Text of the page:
2018 Global Outlook: The Euro-Atlantic relationship

French President Macron and German Chancellor Merkel at an EU summit on defense
Dec. 14, 2017: French President Emmanuel Macron (L) and German Chancellor Angela Merkel talk at a ceremony launching EU military cooperation in Brussels (source: dpa)
  • Europe has accepted that it can no longer rely on the U.S. for global leadership
  • In defense, structured cooperation is the first sign that the EU is starting to act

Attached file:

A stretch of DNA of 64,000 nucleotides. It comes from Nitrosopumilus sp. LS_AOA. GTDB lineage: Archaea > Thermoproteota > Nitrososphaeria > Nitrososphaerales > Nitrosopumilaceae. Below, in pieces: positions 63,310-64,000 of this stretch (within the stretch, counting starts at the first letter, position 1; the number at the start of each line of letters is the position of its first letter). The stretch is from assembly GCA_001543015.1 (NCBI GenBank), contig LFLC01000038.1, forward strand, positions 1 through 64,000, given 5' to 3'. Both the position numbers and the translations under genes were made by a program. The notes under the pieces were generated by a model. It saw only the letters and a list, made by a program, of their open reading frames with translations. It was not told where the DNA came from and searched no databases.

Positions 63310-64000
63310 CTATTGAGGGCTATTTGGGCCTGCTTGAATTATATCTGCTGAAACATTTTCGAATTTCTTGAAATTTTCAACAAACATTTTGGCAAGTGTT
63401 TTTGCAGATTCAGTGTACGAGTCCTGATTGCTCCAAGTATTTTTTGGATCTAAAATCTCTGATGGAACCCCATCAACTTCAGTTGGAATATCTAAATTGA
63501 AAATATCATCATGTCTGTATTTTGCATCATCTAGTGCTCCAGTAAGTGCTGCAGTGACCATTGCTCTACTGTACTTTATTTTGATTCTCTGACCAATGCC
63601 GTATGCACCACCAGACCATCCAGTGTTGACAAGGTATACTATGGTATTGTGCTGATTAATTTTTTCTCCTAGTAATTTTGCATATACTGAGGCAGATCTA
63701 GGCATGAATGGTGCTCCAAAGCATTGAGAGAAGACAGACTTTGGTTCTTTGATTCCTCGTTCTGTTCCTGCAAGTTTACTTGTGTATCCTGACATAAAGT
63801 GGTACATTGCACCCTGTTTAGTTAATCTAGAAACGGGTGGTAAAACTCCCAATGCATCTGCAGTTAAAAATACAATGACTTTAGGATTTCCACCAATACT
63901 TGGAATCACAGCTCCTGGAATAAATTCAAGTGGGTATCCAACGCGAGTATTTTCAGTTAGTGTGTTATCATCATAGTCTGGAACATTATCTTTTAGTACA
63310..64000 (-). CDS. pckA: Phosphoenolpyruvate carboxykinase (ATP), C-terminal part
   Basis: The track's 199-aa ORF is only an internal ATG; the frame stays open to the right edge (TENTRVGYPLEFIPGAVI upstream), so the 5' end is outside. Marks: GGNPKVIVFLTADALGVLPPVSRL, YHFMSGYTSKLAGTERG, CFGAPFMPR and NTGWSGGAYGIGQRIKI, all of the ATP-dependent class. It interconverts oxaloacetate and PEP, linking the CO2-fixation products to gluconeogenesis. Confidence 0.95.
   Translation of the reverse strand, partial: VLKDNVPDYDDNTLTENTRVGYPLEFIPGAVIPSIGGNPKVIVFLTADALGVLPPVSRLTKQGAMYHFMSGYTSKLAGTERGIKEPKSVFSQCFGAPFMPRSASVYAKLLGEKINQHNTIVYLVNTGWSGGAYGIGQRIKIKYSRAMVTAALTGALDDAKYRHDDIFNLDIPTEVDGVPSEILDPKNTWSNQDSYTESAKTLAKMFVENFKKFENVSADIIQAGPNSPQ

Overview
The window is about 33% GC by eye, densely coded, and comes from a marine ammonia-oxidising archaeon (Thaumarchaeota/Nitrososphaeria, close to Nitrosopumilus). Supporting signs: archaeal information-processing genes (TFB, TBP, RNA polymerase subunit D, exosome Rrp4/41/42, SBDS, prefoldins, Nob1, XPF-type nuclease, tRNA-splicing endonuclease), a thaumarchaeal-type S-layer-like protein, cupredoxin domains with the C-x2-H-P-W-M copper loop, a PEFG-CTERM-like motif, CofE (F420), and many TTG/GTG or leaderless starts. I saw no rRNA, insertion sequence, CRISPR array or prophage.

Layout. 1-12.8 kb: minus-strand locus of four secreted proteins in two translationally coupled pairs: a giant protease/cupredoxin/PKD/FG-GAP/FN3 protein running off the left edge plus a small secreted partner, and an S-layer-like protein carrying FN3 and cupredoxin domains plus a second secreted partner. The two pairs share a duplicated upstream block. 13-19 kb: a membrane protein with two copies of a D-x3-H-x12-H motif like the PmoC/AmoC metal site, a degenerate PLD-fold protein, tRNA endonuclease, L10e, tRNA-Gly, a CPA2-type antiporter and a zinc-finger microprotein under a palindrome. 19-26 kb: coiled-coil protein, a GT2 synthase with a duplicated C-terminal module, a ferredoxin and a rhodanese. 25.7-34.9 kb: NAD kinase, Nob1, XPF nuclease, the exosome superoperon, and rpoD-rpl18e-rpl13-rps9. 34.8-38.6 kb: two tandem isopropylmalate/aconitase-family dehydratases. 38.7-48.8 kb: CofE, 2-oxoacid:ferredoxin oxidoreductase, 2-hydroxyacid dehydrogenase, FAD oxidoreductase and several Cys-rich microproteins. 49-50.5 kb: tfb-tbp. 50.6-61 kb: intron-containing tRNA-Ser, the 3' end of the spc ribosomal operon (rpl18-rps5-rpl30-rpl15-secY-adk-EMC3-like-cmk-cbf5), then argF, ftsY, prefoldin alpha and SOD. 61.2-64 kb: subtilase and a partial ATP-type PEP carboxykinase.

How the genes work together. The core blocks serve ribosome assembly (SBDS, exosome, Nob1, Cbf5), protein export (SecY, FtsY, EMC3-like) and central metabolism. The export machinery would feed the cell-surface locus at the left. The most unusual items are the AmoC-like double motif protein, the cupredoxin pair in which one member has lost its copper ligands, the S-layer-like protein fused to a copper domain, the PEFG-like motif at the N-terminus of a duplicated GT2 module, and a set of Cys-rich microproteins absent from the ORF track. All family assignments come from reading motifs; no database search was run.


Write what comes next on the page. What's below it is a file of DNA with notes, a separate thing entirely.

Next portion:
• On trade policy, the EU could gain influence is setting global standards
  • The key challenge is to avoid damaging transatlantic structures, especially NATO

The postwar transatlantic relationship is often described as a family matter – with the United States cast as the powerful and mostly benevolent hegemon and the (Western) European countries as more or less distant relatives, dependent on the protection and goodwill of their patriarch. Relations had been cooling for at least a decade, but this process was expedited by the presidency of Donald Trump. Even worse, mutual trust has eroded.

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